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Ghana: Cocoa farmers advised to adopt best farming practices

Christian Fernsby ▼ | June 19, 2019
Cocoa farmers in Ghana have been advised to adopt the best farming practices on their farms to improve yields and the wellbeing of farmers and their communities.
Cocoa farmers in Ghana
African businesses   Cocoa farmers in Ghana
Best farm practices such as pruning, proper fertiliser and fungicide application, providing good shades for the cocoa trees and lining and pegging of cocoa planting was critical to increase yields.

Mr Michael Okoampah-Agyeman, New Abirem District Cocoa Officer gave the advice at a farmer's rally organised by the Cocoa Health and Extension Division (CHED) of COCOBOD at Nkwateng in the New Abirem District.

The rally is a quarterly forum organised by CHED to educate cocoa farmers on best practices and to offer opportunity to discuss other issues that affect cocoa farmers and their communities with the aim of improving cocoa farming and yields.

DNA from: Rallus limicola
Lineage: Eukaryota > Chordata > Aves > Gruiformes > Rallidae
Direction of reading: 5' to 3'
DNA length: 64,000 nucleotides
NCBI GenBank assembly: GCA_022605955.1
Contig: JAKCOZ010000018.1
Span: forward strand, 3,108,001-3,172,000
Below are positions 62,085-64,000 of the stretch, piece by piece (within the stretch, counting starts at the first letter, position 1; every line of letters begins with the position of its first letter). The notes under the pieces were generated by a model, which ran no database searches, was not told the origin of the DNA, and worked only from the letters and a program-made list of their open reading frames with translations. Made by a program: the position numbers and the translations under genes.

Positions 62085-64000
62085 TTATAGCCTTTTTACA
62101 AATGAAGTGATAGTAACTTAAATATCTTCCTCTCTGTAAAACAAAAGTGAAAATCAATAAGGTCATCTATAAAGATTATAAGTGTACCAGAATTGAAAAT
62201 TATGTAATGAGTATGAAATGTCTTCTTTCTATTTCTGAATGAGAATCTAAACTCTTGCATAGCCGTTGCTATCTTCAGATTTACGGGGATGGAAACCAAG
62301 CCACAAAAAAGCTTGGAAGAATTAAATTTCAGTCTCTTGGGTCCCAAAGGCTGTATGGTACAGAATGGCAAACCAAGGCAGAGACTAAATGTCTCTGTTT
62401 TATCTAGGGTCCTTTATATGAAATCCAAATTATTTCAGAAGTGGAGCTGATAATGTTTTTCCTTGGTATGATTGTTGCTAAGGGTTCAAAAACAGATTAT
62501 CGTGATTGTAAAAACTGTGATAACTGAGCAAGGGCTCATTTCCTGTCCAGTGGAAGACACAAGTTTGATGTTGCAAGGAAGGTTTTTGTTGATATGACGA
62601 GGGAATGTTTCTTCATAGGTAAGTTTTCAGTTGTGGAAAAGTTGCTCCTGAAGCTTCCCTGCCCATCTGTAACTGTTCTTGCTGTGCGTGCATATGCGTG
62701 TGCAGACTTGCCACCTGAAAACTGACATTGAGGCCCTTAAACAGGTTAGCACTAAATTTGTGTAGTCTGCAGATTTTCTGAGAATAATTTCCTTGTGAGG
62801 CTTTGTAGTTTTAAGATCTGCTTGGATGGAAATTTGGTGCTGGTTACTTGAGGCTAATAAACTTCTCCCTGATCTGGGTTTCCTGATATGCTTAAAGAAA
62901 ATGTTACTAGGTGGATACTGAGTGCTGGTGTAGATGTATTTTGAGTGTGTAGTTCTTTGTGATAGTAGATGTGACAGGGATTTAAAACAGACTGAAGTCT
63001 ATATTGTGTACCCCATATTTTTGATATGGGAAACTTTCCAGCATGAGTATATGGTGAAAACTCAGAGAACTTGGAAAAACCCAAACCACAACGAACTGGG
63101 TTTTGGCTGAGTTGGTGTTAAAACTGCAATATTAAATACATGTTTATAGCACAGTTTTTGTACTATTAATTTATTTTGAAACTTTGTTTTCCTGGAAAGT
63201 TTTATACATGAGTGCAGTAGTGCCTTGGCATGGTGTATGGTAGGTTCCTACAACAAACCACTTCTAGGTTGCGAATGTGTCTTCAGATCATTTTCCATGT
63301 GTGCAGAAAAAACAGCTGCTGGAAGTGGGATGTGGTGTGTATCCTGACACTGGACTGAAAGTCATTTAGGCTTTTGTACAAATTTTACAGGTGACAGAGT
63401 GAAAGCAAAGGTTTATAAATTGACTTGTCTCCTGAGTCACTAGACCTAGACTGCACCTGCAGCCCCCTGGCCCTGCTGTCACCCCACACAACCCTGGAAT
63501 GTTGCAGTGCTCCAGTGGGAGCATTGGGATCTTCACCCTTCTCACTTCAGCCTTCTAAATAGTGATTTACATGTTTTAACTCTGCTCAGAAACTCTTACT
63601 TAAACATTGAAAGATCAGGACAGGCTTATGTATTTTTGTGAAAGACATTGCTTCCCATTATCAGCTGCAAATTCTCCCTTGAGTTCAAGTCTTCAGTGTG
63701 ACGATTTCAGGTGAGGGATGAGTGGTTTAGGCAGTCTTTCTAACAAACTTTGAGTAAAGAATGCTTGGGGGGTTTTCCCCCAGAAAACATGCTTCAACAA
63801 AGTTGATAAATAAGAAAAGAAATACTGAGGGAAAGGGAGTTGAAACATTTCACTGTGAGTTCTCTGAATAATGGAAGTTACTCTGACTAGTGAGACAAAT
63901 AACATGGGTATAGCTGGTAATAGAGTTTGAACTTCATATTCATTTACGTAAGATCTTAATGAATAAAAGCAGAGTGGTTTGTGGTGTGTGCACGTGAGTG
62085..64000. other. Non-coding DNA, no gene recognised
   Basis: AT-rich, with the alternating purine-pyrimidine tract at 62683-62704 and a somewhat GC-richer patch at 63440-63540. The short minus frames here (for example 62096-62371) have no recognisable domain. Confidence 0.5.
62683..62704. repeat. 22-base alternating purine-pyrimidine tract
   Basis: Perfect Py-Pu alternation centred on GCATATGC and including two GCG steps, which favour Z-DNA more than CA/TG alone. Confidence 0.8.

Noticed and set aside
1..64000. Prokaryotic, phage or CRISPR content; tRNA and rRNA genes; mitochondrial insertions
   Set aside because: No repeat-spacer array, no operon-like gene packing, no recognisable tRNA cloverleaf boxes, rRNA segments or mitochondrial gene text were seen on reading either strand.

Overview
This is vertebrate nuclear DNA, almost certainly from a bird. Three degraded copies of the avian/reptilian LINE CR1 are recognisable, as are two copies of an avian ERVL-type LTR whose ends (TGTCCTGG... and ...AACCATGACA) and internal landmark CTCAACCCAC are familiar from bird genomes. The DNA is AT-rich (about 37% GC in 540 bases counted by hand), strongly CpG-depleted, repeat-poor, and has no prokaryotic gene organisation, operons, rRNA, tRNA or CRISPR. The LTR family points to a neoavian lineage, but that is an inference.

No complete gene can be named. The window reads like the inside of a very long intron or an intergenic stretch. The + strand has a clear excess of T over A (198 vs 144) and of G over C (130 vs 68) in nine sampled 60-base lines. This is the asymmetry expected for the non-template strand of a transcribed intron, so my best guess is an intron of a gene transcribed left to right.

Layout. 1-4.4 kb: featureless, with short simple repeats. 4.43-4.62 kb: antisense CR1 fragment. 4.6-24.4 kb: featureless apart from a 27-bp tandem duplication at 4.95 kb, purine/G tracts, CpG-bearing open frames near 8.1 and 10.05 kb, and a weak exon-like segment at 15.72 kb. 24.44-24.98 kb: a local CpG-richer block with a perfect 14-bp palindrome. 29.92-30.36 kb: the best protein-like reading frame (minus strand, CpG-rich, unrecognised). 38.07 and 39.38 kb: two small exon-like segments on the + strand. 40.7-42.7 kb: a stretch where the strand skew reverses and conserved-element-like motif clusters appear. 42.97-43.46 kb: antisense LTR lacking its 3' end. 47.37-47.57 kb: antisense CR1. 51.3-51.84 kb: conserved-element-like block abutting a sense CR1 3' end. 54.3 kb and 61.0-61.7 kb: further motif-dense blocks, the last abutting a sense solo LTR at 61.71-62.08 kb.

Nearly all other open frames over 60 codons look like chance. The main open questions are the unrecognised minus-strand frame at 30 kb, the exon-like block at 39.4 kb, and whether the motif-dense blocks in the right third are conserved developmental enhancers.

Mr Okoampah-Agyeman explained that government through the COCOBOD had established several interventions such as mass spraying, subsidised fertilisers for cocoa farmers and many other services; however he stressed that without their commitment to adopt the best practices, all would lead to nothing.

According to him adhering to lining and pegging in planting cocoa, increased cocoa yields to 80 per cent, while all the other interventions such as proper fertiliser application and fungicides catered for 20 per cent and therefore appealed to cocoa farmers to pay attention to it.

He also urged the cocoa farmers to cultivate economic crops such as plantain to provide shades and nutrients for the cocoa trees at the same time provide additional income for cocoa farmers.

The cocoa officer sensitised the cocoa farmers on the need to form cooperatives to enable them access resources and other forms of support to expand their farming activities

Mr Seth Yeboah, District Crop Officer of the Ministry of Food and Agriculture, said under the Planting for Food and Jobs, certified maize and rice seeds were made available for farmers at no cost to provide additional cropping and income for all farmers.

Nana Amane Ankra II, chief of Nkwateng, urged the farmers not to act on rumours concerning farming inputs, but draw the attention of the agricultural extension officers to help them to address their issues.

He also called on the Quality Control Department of COCOBOD to do regular checks on the scaling of cocoa as some buyers adjusted their scaling machines to cheat the farmers.


 

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